Late last month, Uber struck a deal with two New York City cab companies that will give the app’s users access to the city’s iconic yellow cabs. The announcement was a stunner, something as unlikely as a Staten Island pizza joint deciding to serve Chicago deep dish or a Yankees-Red Sox goodwill tour. After all, for the past decade, the two entities have been locked in a feud that has featured colorful insultsnumerous lawsuits, and the country’s first slate of ride-hailing regulations.
In spite of the historic drama, the deal seems to make business sense. The pandemic gutted cab ridership in New York following years of traveler defections to the ride-hailing apps. Meanwhile, Uber, along with other gig economy businesses, has been battling a worker shortage spurred by Covid health risks, labor trends, and the industry’s notorious lack of benefits. “Are we going to have enough drivers to meet the demand that we’re going to have?” Uber CEO Dara Khosrowshahi fretted as early as February 2021, when the end of the pandemic seemed to be in sight. He was right to worry. One recent analysis found that wait times for Uber and Lyft rides across 20 markets were 50 percent higher in March 2022 than in October 2021, pointing to a worsening driver supply problem. The recent pop in gas prices certainly hasn’t helped.
Of course, the roadblocks facing both Uber and taxicab fleets aren’t limited to the Big Apple. A few days after their deal was struck, a partnership between Uber and a taxi company in San Francisco was reported to be close to donedespite similar bad blood between those two parties. (At least one Bay Area cab driver offered an eloquent dissent.)
The linking of former competitors in an uneasy (and still unclear) alliance says a lot about what the pandemic has done to the business landscape. But it also reveals a more universal truth about startups and disruptors: They can only grow so much before they need to incorporate the very traditional formats and ideologies they so often spurn. In the case of Uber and its embrace of taxis, it’s a strategy shift that will have major consequences for everyone as cities and offices move to fully reopen. More broadly though, the perpetual whiplash around Uber and its dealings is indicative of a way of doing business that thrives in Silicon Valley ideation chambers — and then unleashes clumsy chaos in the real world.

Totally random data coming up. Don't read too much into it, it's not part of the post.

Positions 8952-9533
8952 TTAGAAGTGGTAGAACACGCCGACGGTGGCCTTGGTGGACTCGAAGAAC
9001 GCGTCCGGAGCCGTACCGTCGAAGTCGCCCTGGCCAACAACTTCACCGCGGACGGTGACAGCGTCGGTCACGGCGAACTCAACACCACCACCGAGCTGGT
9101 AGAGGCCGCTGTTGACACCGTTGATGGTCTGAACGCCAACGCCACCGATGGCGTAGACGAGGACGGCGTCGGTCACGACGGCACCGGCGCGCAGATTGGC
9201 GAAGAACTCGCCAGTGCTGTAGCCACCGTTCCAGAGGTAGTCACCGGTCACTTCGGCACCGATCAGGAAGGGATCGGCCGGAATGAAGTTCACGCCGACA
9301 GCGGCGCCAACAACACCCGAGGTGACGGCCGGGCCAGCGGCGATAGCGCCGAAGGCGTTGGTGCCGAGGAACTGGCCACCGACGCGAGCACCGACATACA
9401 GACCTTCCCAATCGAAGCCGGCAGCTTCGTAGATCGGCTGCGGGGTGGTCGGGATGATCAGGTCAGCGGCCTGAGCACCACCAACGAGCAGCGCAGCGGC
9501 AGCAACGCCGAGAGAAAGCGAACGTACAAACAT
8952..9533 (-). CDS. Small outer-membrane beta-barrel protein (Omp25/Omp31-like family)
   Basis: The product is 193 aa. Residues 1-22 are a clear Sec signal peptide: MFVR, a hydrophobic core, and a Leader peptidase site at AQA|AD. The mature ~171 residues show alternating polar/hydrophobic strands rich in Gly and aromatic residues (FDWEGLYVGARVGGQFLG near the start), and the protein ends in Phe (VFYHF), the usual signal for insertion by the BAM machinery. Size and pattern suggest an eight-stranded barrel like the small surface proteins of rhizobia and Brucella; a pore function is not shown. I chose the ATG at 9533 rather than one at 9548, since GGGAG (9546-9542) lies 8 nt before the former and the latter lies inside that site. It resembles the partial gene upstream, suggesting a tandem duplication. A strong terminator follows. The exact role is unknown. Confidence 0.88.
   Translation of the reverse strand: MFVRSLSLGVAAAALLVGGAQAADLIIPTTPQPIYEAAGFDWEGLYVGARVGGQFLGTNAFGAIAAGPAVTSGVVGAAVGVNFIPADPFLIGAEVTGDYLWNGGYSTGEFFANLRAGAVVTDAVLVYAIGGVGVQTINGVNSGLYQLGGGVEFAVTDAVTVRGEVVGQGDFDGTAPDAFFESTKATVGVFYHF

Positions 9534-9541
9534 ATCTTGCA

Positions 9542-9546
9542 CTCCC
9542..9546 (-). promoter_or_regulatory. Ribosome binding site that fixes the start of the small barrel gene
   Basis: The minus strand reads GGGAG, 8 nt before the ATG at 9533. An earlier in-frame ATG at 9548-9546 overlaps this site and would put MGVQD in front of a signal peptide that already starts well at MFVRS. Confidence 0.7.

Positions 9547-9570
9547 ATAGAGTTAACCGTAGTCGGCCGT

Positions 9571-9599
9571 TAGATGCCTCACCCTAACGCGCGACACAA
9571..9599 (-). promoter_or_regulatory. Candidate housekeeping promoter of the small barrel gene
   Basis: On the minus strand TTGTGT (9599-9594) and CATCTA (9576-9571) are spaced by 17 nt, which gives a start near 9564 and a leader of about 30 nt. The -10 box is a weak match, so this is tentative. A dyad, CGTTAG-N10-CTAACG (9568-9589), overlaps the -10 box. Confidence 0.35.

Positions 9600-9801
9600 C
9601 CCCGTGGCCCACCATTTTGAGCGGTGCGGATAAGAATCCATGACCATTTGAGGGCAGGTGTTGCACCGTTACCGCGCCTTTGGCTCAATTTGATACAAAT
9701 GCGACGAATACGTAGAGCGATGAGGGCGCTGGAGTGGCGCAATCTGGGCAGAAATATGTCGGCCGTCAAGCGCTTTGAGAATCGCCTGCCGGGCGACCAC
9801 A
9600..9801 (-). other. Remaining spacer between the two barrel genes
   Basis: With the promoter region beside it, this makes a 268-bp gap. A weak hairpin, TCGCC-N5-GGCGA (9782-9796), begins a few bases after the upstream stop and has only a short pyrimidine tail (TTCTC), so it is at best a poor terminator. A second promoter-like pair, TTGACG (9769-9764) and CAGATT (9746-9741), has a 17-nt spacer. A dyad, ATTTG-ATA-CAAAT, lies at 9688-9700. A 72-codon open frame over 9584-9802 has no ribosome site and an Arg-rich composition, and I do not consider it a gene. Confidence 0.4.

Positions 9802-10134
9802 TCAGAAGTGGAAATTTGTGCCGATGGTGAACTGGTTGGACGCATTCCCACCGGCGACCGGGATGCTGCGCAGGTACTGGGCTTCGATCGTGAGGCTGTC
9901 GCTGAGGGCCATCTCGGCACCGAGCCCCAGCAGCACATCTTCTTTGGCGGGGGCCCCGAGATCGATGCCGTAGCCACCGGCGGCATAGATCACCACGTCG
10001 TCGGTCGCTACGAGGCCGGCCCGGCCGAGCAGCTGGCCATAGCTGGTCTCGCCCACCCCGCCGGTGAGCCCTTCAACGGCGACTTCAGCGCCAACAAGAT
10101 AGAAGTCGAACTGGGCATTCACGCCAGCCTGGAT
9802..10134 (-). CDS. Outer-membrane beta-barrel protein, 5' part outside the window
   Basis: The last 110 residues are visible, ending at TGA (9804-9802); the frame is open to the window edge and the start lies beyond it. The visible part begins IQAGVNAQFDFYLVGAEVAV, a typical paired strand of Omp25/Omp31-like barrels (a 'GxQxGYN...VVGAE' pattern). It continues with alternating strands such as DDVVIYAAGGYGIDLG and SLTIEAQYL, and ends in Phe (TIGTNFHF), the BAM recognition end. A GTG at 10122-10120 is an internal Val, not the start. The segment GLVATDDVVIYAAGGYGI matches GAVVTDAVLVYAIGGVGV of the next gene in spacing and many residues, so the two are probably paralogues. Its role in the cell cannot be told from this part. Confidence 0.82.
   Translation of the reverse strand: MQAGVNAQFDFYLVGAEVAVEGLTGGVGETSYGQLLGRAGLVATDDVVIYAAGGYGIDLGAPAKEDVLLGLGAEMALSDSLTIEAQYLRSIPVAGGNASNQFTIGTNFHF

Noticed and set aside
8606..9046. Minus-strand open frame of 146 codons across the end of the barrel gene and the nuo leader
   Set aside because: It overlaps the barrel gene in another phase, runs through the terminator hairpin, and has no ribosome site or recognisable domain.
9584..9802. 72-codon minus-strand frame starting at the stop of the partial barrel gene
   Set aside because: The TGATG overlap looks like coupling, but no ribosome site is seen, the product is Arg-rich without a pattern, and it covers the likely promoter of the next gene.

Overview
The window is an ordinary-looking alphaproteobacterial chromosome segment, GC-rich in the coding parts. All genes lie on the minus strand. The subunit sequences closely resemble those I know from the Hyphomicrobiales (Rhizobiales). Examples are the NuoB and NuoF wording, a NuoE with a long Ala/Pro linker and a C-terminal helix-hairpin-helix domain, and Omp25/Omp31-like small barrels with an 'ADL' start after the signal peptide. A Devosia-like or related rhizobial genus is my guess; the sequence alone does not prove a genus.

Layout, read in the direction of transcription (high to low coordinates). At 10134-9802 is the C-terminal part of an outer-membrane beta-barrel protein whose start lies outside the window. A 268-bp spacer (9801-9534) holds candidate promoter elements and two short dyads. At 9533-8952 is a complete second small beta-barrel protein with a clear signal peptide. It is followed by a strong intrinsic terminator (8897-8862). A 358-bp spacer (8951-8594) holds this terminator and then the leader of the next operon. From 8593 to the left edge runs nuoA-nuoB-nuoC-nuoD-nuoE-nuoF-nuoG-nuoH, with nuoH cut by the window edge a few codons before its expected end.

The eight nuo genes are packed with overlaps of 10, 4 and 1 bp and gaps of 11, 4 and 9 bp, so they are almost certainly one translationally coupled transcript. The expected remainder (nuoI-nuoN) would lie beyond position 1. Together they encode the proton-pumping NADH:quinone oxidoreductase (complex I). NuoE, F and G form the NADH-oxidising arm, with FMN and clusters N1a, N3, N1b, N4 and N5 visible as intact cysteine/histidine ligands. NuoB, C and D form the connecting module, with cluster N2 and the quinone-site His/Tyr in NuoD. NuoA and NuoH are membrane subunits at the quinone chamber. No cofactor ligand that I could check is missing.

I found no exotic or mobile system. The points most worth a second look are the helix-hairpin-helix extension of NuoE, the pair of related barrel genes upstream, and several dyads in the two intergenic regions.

Uber isn’t the first or only Silicon Valley company to buck against its founding model. Even before the pandemic turned everyone’s parents into online shoppers and Zoom experts, digital disruptors needed to find new ways to maintain growth and stand out from the old guard. Luxury online-only brands like Away (suitcases) or Allbirds (sneakers) or Glossier (beauty products), once limited in how many customers they could attract and keep loyal, opened physical stores to give them credibility and visibility, act as distribution hubs, snatch up customer data, or offer the ease of in-person returns. In one of the earlier cases of URL to IRL, direct-to-consumer darling Warby Parker opened the doors of its first physical retail store in 2013, three years after its online launch captured the eyes and social media feeds of millions.
Other startups in pursuit of new audiences have fashioned stranger bedfellows than an Uber Pool — like when a direct-to-consumer mattress brand commissioned a 3,000-word manifesto by a trend forecaster, or made a side hustle out of renting out naps in high-traffic city centers. Or when a razor blade subscription company launched a branded magazine with a full-time editorial staff to serve up deeply esoteric content.